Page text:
Tuesday Sep 21, 2021
Pakistan Cricket Board (PCB) Chairman Ramiz Raja Monday lashed out at the 'western bloc' after England also cancelled its Pakistan tour citing security concerns in the country.
England's decision to call off the tour comes days after New Zealand backed out of the cricket series citing a “security alert” from their government just before the start of the first ODI in Rawalpindi on Friday. New Zealand were scheduled to play three ODIs and five T20Is.
"England's withdrawal disappointed me alot. But, it was quite expected as the western bloc gets united in an attempt to back each other, unfortunately. England withdrawal is unjustified, Pak cricket will prevail," said the PCB chairman in a video statement after the ECB’s announcement.
“You may take any decision on the pretext of security threat/perception. Earlier, New Zealand stepped out without sharing [with the PCB] about the nature of the threat they were facing. We know about our battle-hardened security agencies and their standards. It was a setback that they [Kiwis] just took an aeroplane and left without sharing any details of threat with our agencies."
Now, this [England decision] was expected as the western bloc does the same, he said.
"But this is a lesson for us because we go out of our way to accommodate and pamper these sides when they visit. We are the best hosts. And when we go there, our players undergo strict quarantines and tolerate their admonishments. And, this holds out to us a lesson. Now, we will only go as far as our interest takes us,” he asserted.
A visibly angry Ramiz Raja emphasised that the PCB’s interest is non-stop cricket in Pakistan.
"If the cricket fraternity does not take care of each other then there's no point to it. New Zealand, then England, now we have a West Indies series that can also be hit, and Australia are already reconsidering options. All of them - England, Australia, New Zealand - are one single bloc. Who can we complain to? We thought they were our own but they haven't accepted us as theirs as they look for excuses, including security and mental fatigue, to wriggle out of Pakistan."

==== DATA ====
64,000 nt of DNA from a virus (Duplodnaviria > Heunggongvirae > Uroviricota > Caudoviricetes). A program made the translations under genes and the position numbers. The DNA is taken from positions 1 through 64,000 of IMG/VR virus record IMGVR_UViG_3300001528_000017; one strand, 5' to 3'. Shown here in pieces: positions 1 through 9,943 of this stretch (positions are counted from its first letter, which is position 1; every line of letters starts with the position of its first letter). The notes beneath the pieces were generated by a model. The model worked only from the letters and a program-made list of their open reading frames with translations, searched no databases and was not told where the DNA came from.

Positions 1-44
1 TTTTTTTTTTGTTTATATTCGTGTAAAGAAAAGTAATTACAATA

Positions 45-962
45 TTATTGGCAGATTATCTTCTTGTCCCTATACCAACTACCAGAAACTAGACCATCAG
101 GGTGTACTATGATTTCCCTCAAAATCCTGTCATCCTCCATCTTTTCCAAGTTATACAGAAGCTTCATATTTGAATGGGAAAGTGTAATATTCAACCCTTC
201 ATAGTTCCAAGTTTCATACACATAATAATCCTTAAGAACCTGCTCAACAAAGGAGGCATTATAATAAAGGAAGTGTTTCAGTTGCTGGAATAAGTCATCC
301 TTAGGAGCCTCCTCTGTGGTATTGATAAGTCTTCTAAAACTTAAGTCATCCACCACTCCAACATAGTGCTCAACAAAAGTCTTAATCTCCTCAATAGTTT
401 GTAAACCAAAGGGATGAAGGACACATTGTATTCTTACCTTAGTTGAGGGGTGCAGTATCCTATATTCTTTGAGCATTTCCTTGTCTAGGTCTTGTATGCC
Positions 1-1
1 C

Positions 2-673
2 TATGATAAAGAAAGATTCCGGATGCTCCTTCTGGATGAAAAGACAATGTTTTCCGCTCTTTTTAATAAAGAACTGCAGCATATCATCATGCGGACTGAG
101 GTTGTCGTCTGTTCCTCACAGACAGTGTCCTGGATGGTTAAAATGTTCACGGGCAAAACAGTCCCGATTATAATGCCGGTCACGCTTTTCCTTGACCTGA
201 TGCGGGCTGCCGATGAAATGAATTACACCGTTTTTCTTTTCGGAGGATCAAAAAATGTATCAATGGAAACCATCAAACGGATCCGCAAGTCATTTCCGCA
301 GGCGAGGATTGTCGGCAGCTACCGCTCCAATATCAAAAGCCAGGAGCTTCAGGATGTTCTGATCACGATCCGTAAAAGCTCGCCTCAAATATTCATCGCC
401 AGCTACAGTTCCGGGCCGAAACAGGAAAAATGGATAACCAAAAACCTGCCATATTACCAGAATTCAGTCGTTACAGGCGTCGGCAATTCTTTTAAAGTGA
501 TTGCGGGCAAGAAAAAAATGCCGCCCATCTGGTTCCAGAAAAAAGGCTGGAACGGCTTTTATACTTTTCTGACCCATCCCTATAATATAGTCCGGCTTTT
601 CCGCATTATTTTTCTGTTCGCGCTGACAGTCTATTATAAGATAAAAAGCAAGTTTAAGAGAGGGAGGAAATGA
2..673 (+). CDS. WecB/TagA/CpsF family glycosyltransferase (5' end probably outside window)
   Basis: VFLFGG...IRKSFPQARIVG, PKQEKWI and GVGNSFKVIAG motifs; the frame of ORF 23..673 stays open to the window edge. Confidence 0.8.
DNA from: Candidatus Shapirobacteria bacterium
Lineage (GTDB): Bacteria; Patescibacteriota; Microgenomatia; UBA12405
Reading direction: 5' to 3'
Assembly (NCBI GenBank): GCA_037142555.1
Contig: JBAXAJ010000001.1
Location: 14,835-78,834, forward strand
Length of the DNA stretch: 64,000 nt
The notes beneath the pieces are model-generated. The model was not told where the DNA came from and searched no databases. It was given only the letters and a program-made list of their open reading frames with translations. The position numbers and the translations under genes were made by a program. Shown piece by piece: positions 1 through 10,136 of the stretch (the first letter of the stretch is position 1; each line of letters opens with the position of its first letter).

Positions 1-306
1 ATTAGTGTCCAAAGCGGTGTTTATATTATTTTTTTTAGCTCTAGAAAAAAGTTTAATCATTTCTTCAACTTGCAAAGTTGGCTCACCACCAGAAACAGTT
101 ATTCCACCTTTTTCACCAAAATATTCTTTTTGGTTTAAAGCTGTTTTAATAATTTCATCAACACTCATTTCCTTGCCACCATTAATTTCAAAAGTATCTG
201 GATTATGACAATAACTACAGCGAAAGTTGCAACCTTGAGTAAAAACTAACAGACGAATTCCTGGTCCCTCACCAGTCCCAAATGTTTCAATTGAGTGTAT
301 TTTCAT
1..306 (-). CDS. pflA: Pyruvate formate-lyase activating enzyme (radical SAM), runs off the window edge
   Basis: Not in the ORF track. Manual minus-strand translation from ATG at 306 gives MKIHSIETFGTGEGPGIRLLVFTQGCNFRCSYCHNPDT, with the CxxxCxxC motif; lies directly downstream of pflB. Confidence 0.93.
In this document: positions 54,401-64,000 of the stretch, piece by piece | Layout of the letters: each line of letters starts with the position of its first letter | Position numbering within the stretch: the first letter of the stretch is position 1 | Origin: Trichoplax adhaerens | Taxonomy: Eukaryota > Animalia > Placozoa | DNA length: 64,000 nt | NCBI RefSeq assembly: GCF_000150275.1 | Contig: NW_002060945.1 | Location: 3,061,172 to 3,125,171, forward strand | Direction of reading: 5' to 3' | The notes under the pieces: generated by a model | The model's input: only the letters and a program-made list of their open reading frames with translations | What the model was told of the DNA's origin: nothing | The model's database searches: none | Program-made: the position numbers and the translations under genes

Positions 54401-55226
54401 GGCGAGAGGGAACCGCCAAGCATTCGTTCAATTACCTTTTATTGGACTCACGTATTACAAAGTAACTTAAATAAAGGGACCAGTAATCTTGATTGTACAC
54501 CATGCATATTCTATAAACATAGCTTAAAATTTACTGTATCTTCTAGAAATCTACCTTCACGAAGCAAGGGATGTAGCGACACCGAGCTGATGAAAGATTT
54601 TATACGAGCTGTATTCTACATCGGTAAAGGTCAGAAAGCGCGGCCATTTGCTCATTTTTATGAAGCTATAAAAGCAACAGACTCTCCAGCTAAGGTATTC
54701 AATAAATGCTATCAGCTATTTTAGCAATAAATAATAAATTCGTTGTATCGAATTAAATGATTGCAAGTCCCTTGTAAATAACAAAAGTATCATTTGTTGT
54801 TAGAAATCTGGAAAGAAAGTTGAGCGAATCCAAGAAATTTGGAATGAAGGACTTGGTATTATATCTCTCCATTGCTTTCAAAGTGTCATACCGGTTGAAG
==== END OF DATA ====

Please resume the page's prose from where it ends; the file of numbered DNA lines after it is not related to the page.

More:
"These teams would not have declined to play Pakistan, if we had a big cricket economy or we had a very strong team," Ramiz Raja said.
"So, the lesson is that we need to improve and expand our cricket economy so that these countries remain interested in playing us," he said.
"That is in our interests as well so that our players are paid better and we are respected more. They come to the PSL where they don't get spooked or fatigued but collectively they have a different mindset altogether toward Pakistan."
Arguing that England's decision is not right, Ramiz Raja said neither Britain nor Australia had changed their travel advisory. If there had been a major threat, they would have first changed their travel advisory, he said.
"We expected that England will come to our rescue as it has cultural relationships with Pakistan," he said, adding he had raised the same point of cultural attachment with the chairman of the England and Wales Cricket Board. "If the cricket fraternity blocks us, we also will pay you back in your own coin," he warned.
As regards the New Zealand withdrawal, Pakistan has initiated formal correspondence with New Zealand seeking compensation for losses relating to the abandonment of the tour, he said.
Ramiz Raja termed the current scenario a good opportunity for the Pakistan team and fans and called upon them to channelise their anger properly by backing Pakistan.
He urged the Pakistan cricketers to take New Zealand and England as their main target, in addition to India when they finally play at the T20 World Cup.
The PCB chairman encouraged the cricketers to get fully focused with all the courage they have and a mindset of being unstoppable and invincible because "you didn't play a fair game with us and we will avenge that in the ground."
Ramiz Raja also ruled out the “other options” available, saying steps taken with desperation will do no good. "We will play cricket respectably and invite teams to play on the Pakistani soil with respect," he said.
Learning lessons from what New Zealand and England did, Pakistan will emerge as a powerful force, he added.